Journal for Research in Mathematics Education

An official journal of the National Council of Teachers of Mathematics (NCTM), JRME is the premier research journal in mathematics education and is devoted to the interests of teachers and researchers at all levels--preschool through college.

Empirical evidence exists that enhancing students’ language can promote the mathematics learning of multilingual students at risk, whereas other target groups (e.g., monolingual students, successful students, both with diverse academic language proficiency) have hardly been considered. This cluster-randomized controlled trial (N = 589) investigates differential effects for these extended target groups, comparing two language-responsive interventions (with or without vocabulary work) and a control group. The regression analysis reveals that all students significantly deepened their conceptual understanding in both interventions. Unlike what was anticipated, multilingual students’ growth of conceptual understanding had no significant additional benefit from integrated vocabulary work. These findings call for promoting language-responsive mathematics instruction for all students and for using a discursive rather than a vocabulary focus.

We investigated how the time elementary preservice teachers (PSTs) spent studying certain mathematics topics during teacher education coursework was related to performance on teaching-related tasks administered after graduation. In two studies, participants completed tasks assessing their specialized content knowledge (SCK) for teaching 12 mathematical topics addressed to varying degrees in the preparation program. We found that instructional time was positively associated with SCK demonstrated both immediately postgraduation and 2 years later. Several possible confounding factors were assessed; one, entering PSTs’ average SCK for topics, appeared to influence the relationship. Accounting for professional learning postgraduation, such as attending professional development, did not change the underlying relationship. Considering these findings, we identify policy implications for the mathematics curriculum of PST education.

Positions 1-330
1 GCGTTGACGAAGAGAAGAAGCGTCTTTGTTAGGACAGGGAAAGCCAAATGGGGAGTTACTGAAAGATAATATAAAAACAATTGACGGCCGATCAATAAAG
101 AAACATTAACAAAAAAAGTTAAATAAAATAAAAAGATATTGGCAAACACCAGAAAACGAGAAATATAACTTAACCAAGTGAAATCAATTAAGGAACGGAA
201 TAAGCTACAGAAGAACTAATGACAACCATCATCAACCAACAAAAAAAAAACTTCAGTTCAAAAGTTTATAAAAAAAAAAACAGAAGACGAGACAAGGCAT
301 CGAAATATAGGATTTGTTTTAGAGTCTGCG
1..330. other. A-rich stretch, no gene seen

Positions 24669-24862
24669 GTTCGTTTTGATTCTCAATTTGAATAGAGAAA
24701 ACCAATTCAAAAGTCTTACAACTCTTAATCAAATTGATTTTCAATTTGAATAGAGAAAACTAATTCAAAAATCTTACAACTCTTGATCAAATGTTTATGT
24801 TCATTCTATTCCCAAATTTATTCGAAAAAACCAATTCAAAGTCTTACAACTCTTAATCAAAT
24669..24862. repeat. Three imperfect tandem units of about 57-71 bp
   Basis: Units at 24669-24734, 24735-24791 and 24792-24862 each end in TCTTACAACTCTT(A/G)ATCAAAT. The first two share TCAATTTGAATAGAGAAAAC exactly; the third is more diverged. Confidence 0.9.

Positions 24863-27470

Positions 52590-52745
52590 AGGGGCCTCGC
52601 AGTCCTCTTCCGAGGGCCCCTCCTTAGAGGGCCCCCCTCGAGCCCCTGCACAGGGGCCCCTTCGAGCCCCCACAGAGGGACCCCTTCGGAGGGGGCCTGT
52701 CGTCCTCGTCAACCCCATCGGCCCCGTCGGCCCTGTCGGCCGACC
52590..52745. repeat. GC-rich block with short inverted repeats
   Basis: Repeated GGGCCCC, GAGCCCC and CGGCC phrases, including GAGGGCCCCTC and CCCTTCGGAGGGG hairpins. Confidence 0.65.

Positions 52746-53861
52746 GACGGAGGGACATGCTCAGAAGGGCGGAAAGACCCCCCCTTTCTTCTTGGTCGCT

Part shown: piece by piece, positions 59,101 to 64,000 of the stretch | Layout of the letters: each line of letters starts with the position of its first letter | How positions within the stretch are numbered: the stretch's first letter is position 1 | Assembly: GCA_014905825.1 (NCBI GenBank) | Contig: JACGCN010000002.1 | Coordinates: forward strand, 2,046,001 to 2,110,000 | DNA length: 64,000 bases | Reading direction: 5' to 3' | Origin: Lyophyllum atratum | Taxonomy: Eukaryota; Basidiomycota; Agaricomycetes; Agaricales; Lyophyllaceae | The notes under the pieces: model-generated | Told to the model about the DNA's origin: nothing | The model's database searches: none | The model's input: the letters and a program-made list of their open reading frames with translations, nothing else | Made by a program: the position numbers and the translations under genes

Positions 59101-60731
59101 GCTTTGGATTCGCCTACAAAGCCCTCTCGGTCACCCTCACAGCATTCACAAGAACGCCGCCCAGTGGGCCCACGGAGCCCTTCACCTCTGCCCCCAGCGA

This article contributes to the larger narrative around what makes a mathematics professional development (PD) successful and in what ways. We share a research-based PD model that was implemented in elementary schools in an urban school district for 3 years. The model uses a pseudo lesson study approach and emphasizes standards-based instruction. We found that teachers made gains in knowledge and instruction quality. However, whereas some students saw gains on standardized assessments, this was the case only for students who were not members of historically minoritized groups (Black/Latino), countering our assumptions that the PD would lead to equitable achievement results. We conclude with a discussion of how a colorblind approach to PD may account for the inequitable results.

This Research Commentary addresses the need for an instrument abstract—termed an Interpretation and Use Statement (IUS)—to be included when mathematics educators present instruments for use by others in journal articles and other communication venues (e.g., websites and administration manuals). We begin with presenting the need for IUSs, including the importance of a focus on interpretation and use. We then propose a set of elements—identified by a group of mathematics education researchers, instrument developers, and psychometricians—to be included in the IUS. We describe the development process, the recommended elements for inclusion, and two example IUSs. Last, we present why IUSs have the potential to benefit end users and the field of mathematics education.

The Journal for Research in Mathematics Education is published online five times a year—January, March, May, July, and November—at 1906 Association Dr., Reston, VA 20191-1502. Each volume’s index is in the November issue. JRME is indexed in Contents Pages in Education, Current Index to Journals in Education, Education Index, Psychological Abstracts, Social Sciences Citation Index, and MathEduc.

An official journal of the National Council of Teachers of Mathematics (NCTM), JRME is the premier research journal in mathematics education and is devoted to the interests of teachers and researchers at all levels--preschool through college. JRME presents a variety of viewpoints. The views expressed or implied in JRME are not the official position of the Council unless otherwise noted.

JRME is a forum for disciplined inquiry into the teaching and learning of mathematics. The editors encourage submissions including:

  • Research reports, addressing important research questions and issues in mathematics education,
  • Brief reports of research,
  • Research commentaries on issues pertaining to mathematics education research.

 

More information about each type of submission is available here. If you have questions about the types of manuscripts JRME publishes, please contact jrme@nctm.org.

Editorial Board

The JRME Editorial Board consists of the Editorial Team and Editorial Panel.  The Editorial team, led by JRME Editor Patricio Herbst, leads the review, decision and editorial/publication process for manuscripts.  The Editorial Panel reviews manuscripts, sets policy for the journal, and continually seeks feedback from readers. The following are members of the current JRME Editorial Board.

Editorial Staff  

Patricio Herbst

University of Michigan; Editor